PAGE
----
I realize this all rather abstract, so let me use a concrete example -- a pre-Internet example, the 1973 film “The Exorcist.” In his book “American Exorcism,” Michael W. Cuneo shows how, prior to the film, it was very rare for the Catholic Church to authorize an exorcism. After the film, the practice steadily grew. The film’s overriding message of a spiritual battle between good and evil was so powerful that it ended up providing a vocabulary (and diagnosis, really) for making sense of the cultural malaise of the ‘70s. It was powerful enough to inspire the Deliverance movement -- the practice of “amateur” exorcisms and, I would argue, the spiritual warfare movement. Before that film, folks simply didn’t know how the possessed behaved. Before that film, certain folks didn’t have demonic possession as a possible, spiritual explanation for this or that self-destructive behavior (remember, in the film, the mother pursues every possible medical explanation before she goes to the Church). It’s interesting to note here that when Bob Larson holds his seminars or freedom forums, he often shows a videotape of himself performing an exorcism on someone, a sort of preview of what is to come. It makes for good theatre, but it also makes for good priming. After the audience views the video, they know how to act possessed -- or at least, an unconscious part of them knows.
That said, mass media, broadly construed, have the biggest impact today on beliefs concerning the supernatural (or anything, really); without the circulation made possible by contemporary media technologies, folks wouldn’t be on the same page -- or better, image or sound -- about da spook.
Thursday, October 27, 2011, 9:52 AM
One of the first rules of Twitter is: Be generous to your fellow tweeters. If you see something interesting or informative, retweet it (with proper credit, of course).
But for those of us who are a little (ahem) anal retentive, that can cause a conundrum: To edit or not to edit?
Let's face it, not everyone pays a great deal of attention to grammar or punctuation on Twitter. I'm never sure whether it's appropriate to make corrections when I'm retweeting. On one hand, it's their tweet, their voice, and all I'm doing is forwarding it along. On the other hand, if I retweet a glaring error, a tiny little part of my heart breaks. (I know, it's pathetic. Welcome to my brain.)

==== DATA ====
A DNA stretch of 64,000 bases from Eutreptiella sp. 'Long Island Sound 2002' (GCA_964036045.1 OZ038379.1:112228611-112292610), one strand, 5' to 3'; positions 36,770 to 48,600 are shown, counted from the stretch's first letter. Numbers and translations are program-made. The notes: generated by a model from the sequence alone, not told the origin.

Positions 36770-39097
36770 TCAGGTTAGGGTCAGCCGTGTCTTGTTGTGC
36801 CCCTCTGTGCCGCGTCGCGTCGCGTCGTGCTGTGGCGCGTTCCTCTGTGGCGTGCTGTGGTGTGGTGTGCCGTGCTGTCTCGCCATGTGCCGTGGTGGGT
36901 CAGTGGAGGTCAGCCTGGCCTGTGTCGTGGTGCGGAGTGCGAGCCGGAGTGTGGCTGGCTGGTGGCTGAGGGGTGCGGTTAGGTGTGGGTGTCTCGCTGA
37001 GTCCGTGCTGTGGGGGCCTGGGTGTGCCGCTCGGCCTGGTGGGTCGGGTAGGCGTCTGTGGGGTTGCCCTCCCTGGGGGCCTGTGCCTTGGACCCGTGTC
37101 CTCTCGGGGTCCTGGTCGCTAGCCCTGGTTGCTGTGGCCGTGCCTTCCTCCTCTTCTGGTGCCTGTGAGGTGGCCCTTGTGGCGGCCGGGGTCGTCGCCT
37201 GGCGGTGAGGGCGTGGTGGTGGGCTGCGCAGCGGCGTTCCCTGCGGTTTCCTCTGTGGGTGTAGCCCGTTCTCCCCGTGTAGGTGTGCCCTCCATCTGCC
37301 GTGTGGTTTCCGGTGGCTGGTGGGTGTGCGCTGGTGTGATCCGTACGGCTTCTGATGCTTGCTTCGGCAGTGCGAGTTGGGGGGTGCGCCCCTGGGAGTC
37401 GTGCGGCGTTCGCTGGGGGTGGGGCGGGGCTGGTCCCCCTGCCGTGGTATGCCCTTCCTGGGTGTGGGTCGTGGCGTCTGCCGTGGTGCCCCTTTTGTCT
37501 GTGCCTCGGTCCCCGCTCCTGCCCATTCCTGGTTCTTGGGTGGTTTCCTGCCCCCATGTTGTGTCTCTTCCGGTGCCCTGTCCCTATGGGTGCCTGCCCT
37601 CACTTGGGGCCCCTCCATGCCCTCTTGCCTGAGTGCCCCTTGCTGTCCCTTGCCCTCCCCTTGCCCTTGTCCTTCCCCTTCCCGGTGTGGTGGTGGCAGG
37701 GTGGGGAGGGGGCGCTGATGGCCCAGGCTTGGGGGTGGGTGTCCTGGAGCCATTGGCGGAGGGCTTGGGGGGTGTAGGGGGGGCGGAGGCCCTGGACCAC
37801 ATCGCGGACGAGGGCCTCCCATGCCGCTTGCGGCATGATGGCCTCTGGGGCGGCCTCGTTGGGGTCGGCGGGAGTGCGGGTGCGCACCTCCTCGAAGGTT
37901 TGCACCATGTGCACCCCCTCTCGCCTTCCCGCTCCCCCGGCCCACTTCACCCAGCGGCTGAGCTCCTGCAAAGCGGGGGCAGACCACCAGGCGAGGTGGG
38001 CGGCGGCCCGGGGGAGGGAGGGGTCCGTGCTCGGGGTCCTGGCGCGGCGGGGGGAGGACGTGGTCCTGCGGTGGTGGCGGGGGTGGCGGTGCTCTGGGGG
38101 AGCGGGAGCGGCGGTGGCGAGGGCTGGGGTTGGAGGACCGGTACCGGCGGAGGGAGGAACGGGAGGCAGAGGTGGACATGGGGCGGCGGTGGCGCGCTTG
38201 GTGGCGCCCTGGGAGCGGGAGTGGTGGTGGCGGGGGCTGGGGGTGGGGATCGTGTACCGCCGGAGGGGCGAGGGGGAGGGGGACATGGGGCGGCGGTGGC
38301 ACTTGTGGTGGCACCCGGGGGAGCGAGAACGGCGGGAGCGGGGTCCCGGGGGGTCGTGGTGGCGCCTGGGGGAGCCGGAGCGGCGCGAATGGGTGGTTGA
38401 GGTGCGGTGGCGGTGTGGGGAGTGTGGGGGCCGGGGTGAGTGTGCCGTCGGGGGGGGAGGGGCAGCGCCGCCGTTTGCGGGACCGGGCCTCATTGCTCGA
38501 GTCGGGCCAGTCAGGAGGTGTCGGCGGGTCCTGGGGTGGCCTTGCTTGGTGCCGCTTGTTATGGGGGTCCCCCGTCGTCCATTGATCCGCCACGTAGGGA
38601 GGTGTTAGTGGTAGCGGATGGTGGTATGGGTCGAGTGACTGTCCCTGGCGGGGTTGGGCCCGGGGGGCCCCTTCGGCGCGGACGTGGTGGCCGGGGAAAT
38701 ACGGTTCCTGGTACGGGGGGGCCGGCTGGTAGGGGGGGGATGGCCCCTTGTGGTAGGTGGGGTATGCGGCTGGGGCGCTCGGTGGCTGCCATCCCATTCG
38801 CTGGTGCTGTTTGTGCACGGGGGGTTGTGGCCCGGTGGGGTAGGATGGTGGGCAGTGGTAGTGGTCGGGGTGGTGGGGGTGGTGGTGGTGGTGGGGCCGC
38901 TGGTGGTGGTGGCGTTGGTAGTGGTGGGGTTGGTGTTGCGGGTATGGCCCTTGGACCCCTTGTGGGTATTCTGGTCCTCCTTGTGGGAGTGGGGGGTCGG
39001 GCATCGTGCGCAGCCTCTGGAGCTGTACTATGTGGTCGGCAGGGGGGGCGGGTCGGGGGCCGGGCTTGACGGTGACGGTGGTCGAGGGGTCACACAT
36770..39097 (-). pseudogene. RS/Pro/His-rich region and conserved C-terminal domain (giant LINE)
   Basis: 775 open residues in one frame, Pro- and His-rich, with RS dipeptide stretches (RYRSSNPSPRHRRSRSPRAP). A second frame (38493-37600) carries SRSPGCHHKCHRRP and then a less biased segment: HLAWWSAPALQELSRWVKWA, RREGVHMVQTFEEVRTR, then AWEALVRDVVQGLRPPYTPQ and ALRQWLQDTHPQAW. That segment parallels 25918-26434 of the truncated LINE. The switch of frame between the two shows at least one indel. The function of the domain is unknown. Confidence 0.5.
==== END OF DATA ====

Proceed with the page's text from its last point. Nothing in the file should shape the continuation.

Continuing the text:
Where do you stand on this issue? Do you correct grammar on retweets? Or do you leave them alone, knowing others will understand it's not your error?
- Yes, always. Even though it's a RT, I can't tweet something with an error in it.
- Sometimes, but only for the most egregious errors.
- No, never. It's their voice; I'm just retweeting.
Please feel free to elaborate in the comments below. Thanks!
Monday, October 24, 2011, 1:08 PM
If you haven’t checked out the Blogs section of ProfNet Connect lately, you’re missing out on some really great posts. Here’s a link to some of last week’s most popular blog posts:
- In her weekly answer column, “Dear Gracie,” ProfNet Editor Grace Lavigne enlists the help of experts from the ProfNet Connect community to answer questions from readers. In last week’s post, five PR experts addressed the topic of “Managing the Client-Agent Relationship.”
- In “Six PR Starter Tips, Care of the MBTA,” Sarah Cunningham, an account coordinator with InkHouse Marketing, shares tips for PR newbies that she has learned through her experiences with her MBTA bus rides.
- In “The Art of Pitching the Media,” InkHouse Marketing’s Beth Monaghan shares her advice for crafting a pitch that will get the media to pay attention.
- In “A Brief Blog Profile: Mobile Cuisine,” Thomas Hynes tells us about the website dedicated to bringing us info on “every must-read street food, food truck, food cart and food stand story bubbling up across the Internet.”
What were some of your favorite blog posts this week? Which ones did you find most helpful, interesting?
Friday, October 21, 2011, 2:24 PM
Our Interesting Expert of the Week is Linda Webb, aka The Fraud Dog.
Webb, who ran AIG’s Global Fraud operations, is president of Contego Services Group, a provider of insurance services, including fraud investigations and cost-containment solutions.
Webb specializes in the most complex organized crime rings and anti-money laundering, including insurance fraud, mortgage and financial fraud, and Medicare and healthcare fraud. She has managed more than 20,000 investigations and over $1.2 billion in exposure.
Some of Webb’s complex investigative cases include: an organized crime ring involving doctors, attorneys and clinics; a counterfeit retail product crime ring; a $300 million fake insurance ring; a $10 million fake death ring; and a money laundering case, with D&O exposure to a U.S. company.
Webb is also a frequent speaker on fraud and the investigative industry, and travels with her canine sidekick, Buster, to help increase fraud awareness.
We asked Webb to tell us more about her job – and, of course, Buster: